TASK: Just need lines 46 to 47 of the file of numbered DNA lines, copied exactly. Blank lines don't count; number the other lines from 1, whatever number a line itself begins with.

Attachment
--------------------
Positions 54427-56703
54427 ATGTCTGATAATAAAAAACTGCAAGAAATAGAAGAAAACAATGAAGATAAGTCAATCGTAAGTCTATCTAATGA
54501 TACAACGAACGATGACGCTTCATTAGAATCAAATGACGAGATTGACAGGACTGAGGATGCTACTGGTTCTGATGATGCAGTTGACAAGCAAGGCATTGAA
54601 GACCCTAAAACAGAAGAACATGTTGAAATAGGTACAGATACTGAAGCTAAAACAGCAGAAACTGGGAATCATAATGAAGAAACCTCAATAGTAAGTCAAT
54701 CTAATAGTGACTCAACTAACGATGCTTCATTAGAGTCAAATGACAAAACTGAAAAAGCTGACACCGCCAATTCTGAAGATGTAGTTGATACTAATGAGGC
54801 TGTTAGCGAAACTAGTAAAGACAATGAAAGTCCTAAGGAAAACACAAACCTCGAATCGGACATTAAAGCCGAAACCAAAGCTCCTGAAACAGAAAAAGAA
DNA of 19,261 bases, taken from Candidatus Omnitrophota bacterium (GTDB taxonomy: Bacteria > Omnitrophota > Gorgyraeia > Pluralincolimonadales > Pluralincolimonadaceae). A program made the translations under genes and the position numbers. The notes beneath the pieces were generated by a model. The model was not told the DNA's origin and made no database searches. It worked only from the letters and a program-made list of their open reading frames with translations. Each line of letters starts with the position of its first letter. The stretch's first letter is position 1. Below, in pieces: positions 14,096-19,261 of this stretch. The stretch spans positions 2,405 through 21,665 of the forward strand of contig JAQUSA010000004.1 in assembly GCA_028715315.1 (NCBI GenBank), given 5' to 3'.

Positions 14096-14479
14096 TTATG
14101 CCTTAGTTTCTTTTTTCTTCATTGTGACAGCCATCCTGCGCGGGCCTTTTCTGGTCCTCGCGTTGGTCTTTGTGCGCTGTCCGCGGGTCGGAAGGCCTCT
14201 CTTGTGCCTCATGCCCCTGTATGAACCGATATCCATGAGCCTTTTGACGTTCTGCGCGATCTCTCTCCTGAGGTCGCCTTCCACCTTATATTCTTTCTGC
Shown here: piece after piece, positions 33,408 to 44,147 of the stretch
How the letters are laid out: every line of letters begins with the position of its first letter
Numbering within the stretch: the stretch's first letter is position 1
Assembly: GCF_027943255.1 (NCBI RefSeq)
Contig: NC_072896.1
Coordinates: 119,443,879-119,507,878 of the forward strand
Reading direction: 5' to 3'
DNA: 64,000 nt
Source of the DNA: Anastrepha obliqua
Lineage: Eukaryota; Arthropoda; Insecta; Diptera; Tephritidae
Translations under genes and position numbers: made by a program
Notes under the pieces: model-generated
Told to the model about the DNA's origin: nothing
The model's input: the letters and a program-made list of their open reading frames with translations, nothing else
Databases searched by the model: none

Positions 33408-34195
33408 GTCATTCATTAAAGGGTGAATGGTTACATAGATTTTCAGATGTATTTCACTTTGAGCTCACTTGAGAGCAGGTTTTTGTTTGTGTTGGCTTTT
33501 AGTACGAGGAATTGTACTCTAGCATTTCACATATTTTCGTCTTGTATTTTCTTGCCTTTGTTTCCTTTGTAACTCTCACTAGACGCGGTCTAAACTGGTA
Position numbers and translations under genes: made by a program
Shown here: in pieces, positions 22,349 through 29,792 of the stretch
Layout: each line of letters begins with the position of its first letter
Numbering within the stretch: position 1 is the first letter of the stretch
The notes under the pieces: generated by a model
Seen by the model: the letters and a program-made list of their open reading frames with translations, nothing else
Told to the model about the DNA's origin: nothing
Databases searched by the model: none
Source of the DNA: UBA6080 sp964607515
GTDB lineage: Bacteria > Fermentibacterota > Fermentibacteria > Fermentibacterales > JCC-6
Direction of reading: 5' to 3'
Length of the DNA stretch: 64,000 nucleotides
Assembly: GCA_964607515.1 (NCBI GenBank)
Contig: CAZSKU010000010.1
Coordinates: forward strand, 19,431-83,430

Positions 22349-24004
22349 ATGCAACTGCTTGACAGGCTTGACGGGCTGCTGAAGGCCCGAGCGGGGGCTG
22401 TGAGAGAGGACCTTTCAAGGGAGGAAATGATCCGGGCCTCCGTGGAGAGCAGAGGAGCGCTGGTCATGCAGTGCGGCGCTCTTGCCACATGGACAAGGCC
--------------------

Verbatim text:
22349 ATGCAACTGCTTGACAGGCTTGACGGGCTGCTGAAGGCCCGAGCGGGGGCTG
22401 TGAGAGAGGACCTTTCAAGGGAGGAAATGATCCGGGCCTCCGTGGAGAGCAGAGGAGCGCTGGTCATGCAGTGCGGCGCTCTTGCCACATGGACAAGGCC